They’ve completed the first step by winning the FAI Junior Cup but Darragh is determined they will back this up by claiming provincial honours. “I think we have to, everyone has said if we won the FAI that we wouldn’t win anything else and that is the season done, I think if we win everything it shows how good a team we are, I don’t think we realise how good we are yet. Look at the amount of new players that came in, young fellas, on the starting team you have Shane Cusack, O’Grady, David McCarthy, Hayzo, Conor McDaid and everyone else is new, it just fits perfect, it’s mad how quick the team has jelled together, fair enough jell together beat Avenue to take the Clare Premier back but to gell together and win an FAI and have a chance to win the double, it is unheard of”.

Brian O’Connor will line out for Regional Utd this weekend, the Shannon man is a former schoolmate of Leahy’s and their journeys this season show some similarities. “We actually won a primary schools football together in St Conaires, we’ve been in school together our whole life, we grew up together too. We’ve actually been texting the whole time, he was probably told he was wasting his time going out there but we’re now playing each other in a Munster Junior Final”.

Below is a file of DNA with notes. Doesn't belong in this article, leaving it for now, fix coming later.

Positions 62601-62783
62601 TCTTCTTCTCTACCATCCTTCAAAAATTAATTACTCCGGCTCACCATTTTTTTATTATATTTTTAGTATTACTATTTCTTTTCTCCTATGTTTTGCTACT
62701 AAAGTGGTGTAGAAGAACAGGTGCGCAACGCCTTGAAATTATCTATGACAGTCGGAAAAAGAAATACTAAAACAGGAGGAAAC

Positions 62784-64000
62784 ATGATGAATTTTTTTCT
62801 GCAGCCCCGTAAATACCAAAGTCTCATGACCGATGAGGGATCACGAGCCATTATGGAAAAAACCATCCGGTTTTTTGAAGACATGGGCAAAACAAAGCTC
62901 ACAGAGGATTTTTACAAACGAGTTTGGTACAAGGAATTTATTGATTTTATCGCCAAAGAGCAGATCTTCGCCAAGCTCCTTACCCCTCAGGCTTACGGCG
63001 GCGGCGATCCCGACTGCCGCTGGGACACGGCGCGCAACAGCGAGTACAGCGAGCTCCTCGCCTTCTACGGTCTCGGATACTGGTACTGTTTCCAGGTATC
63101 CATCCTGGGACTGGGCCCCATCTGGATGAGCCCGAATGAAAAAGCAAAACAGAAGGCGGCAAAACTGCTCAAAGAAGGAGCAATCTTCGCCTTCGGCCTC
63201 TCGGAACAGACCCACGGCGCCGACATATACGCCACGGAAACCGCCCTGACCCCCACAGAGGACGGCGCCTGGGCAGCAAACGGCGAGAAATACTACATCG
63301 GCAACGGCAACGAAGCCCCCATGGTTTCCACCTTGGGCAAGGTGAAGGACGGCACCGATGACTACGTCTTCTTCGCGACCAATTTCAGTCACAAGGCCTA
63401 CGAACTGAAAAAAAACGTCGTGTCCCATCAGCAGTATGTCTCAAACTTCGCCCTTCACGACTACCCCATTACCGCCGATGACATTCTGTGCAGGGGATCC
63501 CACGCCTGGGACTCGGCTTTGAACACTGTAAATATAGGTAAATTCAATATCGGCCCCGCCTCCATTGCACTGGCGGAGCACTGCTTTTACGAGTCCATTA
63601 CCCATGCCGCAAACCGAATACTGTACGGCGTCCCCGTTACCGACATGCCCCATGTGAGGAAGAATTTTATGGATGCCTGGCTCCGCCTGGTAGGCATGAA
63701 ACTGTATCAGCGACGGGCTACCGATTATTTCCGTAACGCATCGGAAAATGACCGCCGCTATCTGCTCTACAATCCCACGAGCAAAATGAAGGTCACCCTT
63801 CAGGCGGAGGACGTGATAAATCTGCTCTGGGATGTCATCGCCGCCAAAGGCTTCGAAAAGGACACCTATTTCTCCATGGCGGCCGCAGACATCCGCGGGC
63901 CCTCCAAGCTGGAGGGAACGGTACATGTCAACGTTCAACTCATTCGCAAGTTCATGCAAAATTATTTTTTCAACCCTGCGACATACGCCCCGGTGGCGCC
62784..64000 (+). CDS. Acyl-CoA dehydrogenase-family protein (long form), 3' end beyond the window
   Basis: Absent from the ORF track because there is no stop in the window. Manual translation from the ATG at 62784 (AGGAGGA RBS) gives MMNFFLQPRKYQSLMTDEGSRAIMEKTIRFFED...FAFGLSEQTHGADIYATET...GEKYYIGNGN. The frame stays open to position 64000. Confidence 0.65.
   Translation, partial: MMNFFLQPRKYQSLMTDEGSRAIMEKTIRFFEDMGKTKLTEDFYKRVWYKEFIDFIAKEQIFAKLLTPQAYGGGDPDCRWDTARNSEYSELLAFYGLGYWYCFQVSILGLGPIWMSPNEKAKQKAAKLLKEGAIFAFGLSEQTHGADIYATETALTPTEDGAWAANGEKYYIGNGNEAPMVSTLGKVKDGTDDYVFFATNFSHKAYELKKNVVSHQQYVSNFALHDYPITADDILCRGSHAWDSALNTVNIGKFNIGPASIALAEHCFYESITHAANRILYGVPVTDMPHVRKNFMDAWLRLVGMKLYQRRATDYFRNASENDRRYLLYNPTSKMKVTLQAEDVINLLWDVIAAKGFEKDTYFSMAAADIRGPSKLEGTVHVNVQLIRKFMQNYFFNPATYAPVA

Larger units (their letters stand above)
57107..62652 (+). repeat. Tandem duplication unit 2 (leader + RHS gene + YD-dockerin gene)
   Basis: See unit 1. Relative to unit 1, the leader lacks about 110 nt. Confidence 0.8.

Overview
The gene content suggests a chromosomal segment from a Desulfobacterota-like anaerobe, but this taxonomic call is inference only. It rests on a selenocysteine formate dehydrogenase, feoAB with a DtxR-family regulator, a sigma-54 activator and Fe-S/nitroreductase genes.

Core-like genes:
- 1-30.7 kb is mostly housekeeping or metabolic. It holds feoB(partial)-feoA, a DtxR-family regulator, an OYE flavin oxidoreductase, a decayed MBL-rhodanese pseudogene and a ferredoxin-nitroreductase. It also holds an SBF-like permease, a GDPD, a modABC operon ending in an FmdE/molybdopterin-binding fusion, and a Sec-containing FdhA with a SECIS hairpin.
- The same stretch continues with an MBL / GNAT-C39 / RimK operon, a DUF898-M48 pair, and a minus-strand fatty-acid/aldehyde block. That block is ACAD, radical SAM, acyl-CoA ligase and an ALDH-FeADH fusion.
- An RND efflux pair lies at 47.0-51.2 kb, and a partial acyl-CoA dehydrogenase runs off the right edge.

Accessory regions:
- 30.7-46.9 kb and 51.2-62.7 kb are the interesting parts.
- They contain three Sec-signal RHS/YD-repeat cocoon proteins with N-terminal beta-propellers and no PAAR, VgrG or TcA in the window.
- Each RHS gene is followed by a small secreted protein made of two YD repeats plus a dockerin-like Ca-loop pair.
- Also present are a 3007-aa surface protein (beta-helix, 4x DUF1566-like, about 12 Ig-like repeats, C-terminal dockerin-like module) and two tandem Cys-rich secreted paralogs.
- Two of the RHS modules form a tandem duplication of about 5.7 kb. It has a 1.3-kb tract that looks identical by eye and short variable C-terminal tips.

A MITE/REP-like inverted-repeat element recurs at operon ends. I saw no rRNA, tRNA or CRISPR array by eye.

So far, Darragh Leahy has had the last laugh on all the doubters and he’ll certainly have the last word.

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Subscribe for just €3 per month

If you’re here, you care about County Clare. So do we. Did you rely on us for Covid-19 updates, follow our election coverage, or visit The Clare Echo every week for breaking news and sport? The Clare Echo invests in local journalism and we want to safeguard its future in our county. By becoming a subscriber you are supporting what we do, will receive access to all our premium articles and a better experience, while helping us improve our offering to you. Subscribe to clareecho.ie and get the first six months for just €3 a month (less than 75c per week), and thereafter €8 per month. Cancel anytime, limited time offer. T&Cs Apply. www.clareecho.ie.